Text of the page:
He was active in Attica between 370 and 340/330 British Columbia. The Marsyas Painter is sometimes considered the best of the Attic red-figure painters of the late 4th-century Kerch Style. His conventional name is derived from the depiction of Marsyas on a pelike, now on display at the Eremitage, Saint St. Petersburg. So far, 23 works have been attributed to him.
These include mostly larger vessels, such as lebetes gamikoi, pelikes, hydriai and lekanes.
Recently, ten Panathenaic Amphorae have been identified as his work, substantially improving our knowledge of his development. He painted scenes from the life of women and other aspects of everyday life, as well as mythological themes.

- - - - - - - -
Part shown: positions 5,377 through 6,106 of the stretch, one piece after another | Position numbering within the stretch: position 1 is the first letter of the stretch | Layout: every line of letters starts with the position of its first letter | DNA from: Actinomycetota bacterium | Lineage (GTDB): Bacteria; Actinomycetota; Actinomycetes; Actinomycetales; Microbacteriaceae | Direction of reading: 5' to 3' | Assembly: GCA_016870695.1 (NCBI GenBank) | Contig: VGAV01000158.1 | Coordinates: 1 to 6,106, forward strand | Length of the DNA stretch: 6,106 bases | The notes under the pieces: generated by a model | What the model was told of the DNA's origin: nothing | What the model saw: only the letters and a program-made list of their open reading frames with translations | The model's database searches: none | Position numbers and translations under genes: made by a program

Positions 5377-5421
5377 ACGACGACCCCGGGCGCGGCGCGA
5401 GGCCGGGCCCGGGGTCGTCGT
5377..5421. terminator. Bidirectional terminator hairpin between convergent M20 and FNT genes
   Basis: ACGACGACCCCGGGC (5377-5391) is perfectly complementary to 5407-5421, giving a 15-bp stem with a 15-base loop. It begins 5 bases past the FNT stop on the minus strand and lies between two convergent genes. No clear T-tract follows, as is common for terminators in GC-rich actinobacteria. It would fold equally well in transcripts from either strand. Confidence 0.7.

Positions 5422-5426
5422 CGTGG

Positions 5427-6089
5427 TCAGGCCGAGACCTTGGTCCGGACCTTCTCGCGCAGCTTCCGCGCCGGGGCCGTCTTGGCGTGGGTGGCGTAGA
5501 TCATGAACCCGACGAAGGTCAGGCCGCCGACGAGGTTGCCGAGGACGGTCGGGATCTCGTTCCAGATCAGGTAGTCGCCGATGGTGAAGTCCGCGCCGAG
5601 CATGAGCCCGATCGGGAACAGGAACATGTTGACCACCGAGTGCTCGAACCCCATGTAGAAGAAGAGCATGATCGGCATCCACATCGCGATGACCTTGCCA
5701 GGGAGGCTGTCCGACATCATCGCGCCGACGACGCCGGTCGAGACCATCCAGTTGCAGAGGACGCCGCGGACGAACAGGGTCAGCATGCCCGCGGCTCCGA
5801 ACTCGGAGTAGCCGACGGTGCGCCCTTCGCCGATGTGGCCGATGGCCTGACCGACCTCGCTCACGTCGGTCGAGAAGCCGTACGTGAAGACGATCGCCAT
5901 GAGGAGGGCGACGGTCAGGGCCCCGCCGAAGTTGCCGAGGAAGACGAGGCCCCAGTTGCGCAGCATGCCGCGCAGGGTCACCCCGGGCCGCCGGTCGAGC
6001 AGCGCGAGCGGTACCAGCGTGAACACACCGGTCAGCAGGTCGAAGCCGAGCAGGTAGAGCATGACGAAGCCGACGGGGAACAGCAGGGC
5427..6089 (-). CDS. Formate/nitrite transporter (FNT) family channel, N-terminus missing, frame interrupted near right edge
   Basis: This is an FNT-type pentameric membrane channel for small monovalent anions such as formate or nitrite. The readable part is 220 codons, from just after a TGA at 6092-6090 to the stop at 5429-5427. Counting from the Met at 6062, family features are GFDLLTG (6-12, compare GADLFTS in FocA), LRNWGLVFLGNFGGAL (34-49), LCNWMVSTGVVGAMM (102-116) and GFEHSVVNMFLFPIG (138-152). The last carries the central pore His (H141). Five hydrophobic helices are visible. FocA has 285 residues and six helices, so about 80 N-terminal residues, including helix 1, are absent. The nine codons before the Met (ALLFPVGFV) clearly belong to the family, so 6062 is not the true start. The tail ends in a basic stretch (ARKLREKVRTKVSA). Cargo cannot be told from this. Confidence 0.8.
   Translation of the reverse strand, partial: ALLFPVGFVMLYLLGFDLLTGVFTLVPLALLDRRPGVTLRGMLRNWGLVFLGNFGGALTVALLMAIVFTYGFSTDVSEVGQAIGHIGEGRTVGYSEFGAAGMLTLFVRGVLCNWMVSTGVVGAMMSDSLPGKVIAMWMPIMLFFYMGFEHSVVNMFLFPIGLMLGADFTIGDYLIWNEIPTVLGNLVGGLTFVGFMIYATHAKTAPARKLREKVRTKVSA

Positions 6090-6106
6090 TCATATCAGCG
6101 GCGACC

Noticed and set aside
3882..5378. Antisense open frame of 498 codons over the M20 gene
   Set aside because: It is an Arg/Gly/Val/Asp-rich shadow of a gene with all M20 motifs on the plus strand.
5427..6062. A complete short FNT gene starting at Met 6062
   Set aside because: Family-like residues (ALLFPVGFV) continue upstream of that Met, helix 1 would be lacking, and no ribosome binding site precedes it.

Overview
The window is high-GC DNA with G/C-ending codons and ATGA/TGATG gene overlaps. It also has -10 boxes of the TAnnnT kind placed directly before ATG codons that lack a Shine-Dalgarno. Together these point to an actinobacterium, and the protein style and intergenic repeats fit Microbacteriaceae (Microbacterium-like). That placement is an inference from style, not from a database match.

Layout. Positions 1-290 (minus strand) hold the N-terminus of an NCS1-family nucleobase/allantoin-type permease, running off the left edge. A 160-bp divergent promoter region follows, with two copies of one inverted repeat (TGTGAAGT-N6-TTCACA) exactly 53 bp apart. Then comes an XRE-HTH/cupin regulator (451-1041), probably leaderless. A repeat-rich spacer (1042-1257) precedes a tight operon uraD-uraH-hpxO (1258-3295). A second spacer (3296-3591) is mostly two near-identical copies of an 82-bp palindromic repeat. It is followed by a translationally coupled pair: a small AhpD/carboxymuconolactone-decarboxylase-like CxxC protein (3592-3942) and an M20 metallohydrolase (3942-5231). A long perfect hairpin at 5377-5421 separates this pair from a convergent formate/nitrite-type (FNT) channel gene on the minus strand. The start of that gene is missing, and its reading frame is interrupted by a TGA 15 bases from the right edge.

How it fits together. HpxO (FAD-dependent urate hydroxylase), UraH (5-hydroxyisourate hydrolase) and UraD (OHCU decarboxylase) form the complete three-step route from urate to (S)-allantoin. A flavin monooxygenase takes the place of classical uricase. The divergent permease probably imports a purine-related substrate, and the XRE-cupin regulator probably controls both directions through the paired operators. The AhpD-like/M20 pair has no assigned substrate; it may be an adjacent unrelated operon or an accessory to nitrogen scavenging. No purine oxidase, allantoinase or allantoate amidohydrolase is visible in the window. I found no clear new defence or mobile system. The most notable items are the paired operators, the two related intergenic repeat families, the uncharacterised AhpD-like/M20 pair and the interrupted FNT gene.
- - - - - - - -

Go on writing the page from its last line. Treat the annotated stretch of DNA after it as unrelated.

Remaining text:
His figures are harmonic in spite of their monumentality. His drawing style indicates great skill.
He is a master of spatial perspective, using foreshortening and reduction to great effect.
Textiles and garments are depicted in great detail and appear voluminous. His masterpiece the Saint St. Petersburg lebes gamikos, was found at Kerch. lieutenant depicts the epaúlia, the celebration dedicated to a newly married wife.
A pelike with Peleus and Thetis by him (now at the British Museum) shows one of the best nudes known from Greek vase painting.
lieutenant may be viewed online. He used additional colours like red and gold sparingly.
Recently, some scholars equate him with the Eleusinian Painter.